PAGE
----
Portsmouth Woman Recalls Childhood Blunder After Visit to Deli
Christina Lantz explains the pride and embarrassment of childhood responsibility.
While I was grocery shopping last week, I watched a child who couldn’t have been older than 10 walk up to the deli counter and order some American cheese.
The boy must have been nervous because he spoke softly and shuffled his feet as he ordered. He got flustered when the deli clerk asked him which brand he wanted and his face went bright red.
The clerk was very kind and said she’d give him the brand that was on sale. She even handed the boy a slice to eat while he waited.
His father walked up as the deli clerk handed the boy the package of cheese. The child beamed as he walked up to his father, who said, “Good job” and patted him on the back.
Actually, I don’t know whose smile was bigger, the boy, who looked as though he’d just survived a great trial; the father, who looked proud to see his son return from “battle”; or the deli clerk, who helped the boy through one of life’s little rites of passage.
As a child, I always loved when my mother would send me on little missions. We’d be grocery shopping and sometimes she’d let me go get something on a different aisle.
Or, she’d tell me to watch the cart while she went down to the end of the aisle to get something. Even though I was never out of her line of sight, I always felt like a big girl given a giant responsibility.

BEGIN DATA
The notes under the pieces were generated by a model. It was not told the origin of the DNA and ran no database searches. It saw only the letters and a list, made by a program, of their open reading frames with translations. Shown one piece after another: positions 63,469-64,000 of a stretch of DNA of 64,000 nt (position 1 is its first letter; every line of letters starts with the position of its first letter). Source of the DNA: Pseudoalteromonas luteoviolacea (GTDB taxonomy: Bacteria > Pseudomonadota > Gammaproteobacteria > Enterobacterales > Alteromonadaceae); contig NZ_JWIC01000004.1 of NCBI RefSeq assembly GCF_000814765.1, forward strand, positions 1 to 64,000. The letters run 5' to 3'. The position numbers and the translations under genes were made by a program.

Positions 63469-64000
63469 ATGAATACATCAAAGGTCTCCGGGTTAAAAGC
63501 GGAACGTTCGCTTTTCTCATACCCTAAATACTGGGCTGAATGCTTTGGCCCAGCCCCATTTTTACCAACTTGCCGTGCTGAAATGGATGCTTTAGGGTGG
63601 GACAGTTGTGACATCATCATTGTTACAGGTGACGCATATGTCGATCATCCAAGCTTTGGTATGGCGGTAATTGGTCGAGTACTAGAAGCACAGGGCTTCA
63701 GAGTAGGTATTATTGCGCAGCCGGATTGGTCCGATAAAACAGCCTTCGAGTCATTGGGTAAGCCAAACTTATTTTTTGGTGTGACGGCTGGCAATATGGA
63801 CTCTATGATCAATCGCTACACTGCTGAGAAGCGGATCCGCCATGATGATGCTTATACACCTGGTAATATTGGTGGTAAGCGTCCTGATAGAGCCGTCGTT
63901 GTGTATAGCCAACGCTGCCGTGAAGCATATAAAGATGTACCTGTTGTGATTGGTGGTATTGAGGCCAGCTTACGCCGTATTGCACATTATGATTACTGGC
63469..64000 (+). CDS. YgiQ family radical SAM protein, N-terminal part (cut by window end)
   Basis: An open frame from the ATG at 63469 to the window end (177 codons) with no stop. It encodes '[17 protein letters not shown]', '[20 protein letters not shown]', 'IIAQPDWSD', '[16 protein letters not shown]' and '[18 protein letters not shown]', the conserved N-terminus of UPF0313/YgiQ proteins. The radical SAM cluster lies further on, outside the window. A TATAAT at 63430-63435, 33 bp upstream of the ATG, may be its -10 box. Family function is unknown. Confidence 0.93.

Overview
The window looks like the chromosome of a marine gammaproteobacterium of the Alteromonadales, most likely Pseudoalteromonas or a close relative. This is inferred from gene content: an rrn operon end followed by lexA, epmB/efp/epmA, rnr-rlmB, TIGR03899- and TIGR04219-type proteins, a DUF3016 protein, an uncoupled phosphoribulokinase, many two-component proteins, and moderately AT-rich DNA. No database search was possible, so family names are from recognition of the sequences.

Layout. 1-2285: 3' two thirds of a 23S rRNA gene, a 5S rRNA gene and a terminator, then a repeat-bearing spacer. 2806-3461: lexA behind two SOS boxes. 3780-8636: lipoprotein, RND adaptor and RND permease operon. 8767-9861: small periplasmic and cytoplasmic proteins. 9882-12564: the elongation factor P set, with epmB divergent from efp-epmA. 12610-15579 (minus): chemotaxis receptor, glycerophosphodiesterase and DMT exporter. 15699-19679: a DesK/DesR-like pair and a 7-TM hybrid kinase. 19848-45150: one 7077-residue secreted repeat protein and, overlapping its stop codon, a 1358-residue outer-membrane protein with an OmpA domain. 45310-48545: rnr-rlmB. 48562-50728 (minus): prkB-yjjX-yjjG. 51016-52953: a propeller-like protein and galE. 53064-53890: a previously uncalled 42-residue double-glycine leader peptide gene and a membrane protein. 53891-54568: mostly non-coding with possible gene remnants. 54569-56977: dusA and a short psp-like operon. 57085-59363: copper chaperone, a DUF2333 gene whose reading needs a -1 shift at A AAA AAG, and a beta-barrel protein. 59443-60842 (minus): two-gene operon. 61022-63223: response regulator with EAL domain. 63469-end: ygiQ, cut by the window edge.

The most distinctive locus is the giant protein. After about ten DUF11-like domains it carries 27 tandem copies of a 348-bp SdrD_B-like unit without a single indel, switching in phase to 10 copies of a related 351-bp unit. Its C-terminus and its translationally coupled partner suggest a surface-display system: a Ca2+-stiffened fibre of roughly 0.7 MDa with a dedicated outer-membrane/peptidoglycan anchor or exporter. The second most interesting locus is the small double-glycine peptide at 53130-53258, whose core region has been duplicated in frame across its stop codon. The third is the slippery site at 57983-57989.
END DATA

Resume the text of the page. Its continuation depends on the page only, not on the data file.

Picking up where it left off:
I remember the first time my mother let me go to the checkout counter by myself. I was about 9 or 10 and instead of being a source of great personal pride, I remember it most for being one of the first times (followed by many) I made a fool of myself in public.
Where West Main Pizza is now, used to be a small mini mart called Sulli’s.
I’m sure they sold bread, milk and standard mini-mart fare, but all I remember is the penny candy and Slush Puppies. Hey, I said I was 9 or 10, what else do you expect me to remember?
It was a special treat for my sister and I when we could go to Sulli’s in the summer and spend our allowance on a Slush Puppie and some penny candy. One of my favorite penny candies was something called Fortune Bubble. As its name suggests, it was a bubble gum with a fortune in it. It was bright pink and disgustingly sweet.
One particular day, my mother took us to Sulli’s to buy one of the many items I don’t remember Sulli’s selling.
As she pulled right up in front of the door, my mother said she had a special job for me and handed me a couple of dollars. I was a terribly shy child and as I walked in, nervous and clammy, I noticed a few people standing around the counter talking.
I walked the aisles and, after procuring what I was sent in to get, I walked up to the counter. I could feel everyone’s eyes on me as I handed the clerk whatever it was I was there to buy. The total came to $1.05.
I handed him the two dollars and he asked if I had the five cents. Flustered and assuming I was in trouble, I turned beat red and blurted, “I HAVE NO CENTS!” Of course, what everyone heard was, “I HAVE NO SENSE!”
Realizing what I’d said, I turned even redder and broke into a cold sweat. The other customers pretended not to notice and the clerk gave me my change. Hanging my head in embarrassment, I went to the car and told my mother what I’d said.
My mother has a great way of making me see the humor in a situation and, after a few minutes of talking, we were laughing about the whole thing, but I will ever forget that first time I was given a little more responsibility (and made complete fool of myself).